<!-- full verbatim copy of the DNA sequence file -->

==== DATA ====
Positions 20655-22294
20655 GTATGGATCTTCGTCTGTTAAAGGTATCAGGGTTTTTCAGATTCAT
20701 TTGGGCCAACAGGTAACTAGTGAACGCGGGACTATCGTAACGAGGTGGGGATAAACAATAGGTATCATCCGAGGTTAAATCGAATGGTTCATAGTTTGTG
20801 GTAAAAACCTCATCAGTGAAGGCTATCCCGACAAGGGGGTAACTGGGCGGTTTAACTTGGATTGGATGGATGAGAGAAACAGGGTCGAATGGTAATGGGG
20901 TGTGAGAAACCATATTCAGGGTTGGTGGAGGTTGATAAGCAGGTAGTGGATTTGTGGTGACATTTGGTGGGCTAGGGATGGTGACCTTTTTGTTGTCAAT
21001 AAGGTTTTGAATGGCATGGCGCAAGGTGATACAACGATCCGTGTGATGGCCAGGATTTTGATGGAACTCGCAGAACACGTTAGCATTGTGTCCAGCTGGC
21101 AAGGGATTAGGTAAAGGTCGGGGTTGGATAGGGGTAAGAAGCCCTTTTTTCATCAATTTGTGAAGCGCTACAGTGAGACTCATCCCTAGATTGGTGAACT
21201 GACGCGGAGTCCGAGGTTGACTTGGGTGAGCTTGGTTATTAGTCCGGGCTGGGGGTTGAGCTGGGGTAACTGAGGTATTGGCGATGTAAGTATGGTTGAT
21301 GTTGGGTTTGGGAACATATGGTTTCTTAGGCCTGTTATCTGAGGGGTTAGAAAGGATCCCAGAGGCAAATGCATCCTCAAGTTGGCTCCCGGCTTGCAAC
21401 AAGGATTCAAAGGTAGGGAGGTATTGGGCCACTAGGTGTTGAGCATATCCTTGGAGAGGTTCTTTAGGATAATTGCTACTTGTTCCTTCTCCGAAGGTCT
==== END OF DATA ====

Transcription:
Positions 20655-22294
20655 GTATGGATCTTCGTCTGTTAAAGGTATCAGGGTTTTTCAGATTCAT
20701 TTGGGCCAACAGGTAACTAGTGAACGCGGGACTATCGTAACGAGGTGGGGATAAACAATAGGTATCATCCGAGGTTAAATCGAATGGTTCATAGTTTGTG
20801 GTAAAAACCTCATCAGTGAAGGCTATCCCGACAAGGGGGTAACTGGGCGGTTTAACTTGGATTGGATGGATGAGAGAAACAGGGTCGAATGGTAATGGGG
20901 TGTGAGAAACCATATTCAGGGTTGGTGGAGGTTGATAAGCAGGTAGTGGATTTGTGGTGACATTTGGTGGGCTAGGGATGGTGACCTTTTTGTTGTCAAT
21001 AAGGTTTTGAATGGCATGGCGCAAGGTGATACAACGATCCGTGTGATGGCCAGGATTTTGATGGAACTCGCAGAACACGTTAGCATTGTGTCCAGCTGGC
21101 AAGGGATTAGGTAAAGGTCGGGGTTGGATAGGGGTAAGAAGCCCTTTTTTCATCAATTTGTGAAGCGCTACAGTGAGACTCATCCCTAGATTGGTGAACT
21201 GACGCGGAGTCCGAGGTTGACTTGGGTGAGCTTGGTTATTAGTCCGGGCTGGGGGTTGAGCTGGGGTAACTGAGGTATTGGCGATGTAAGTATGGTTGAT
21301 GTTGGGTTTGGGAACATATGGTTTCTTAGGCCTGTTATCTGAGGGGTTAGAAAGGATCCCAGAGGCAAATGCATCCTCAAGTTGGCTCCCGGCTTGCAAC
21401 AAGGATTCAAAGGTAGGGAGGTATTGGGCCACTAGGTGTTGAGCATATCCTTGGAGAGGTTCTTTAGGATAATTGCTACTTGTTCCTTCTCCGAAGGTCT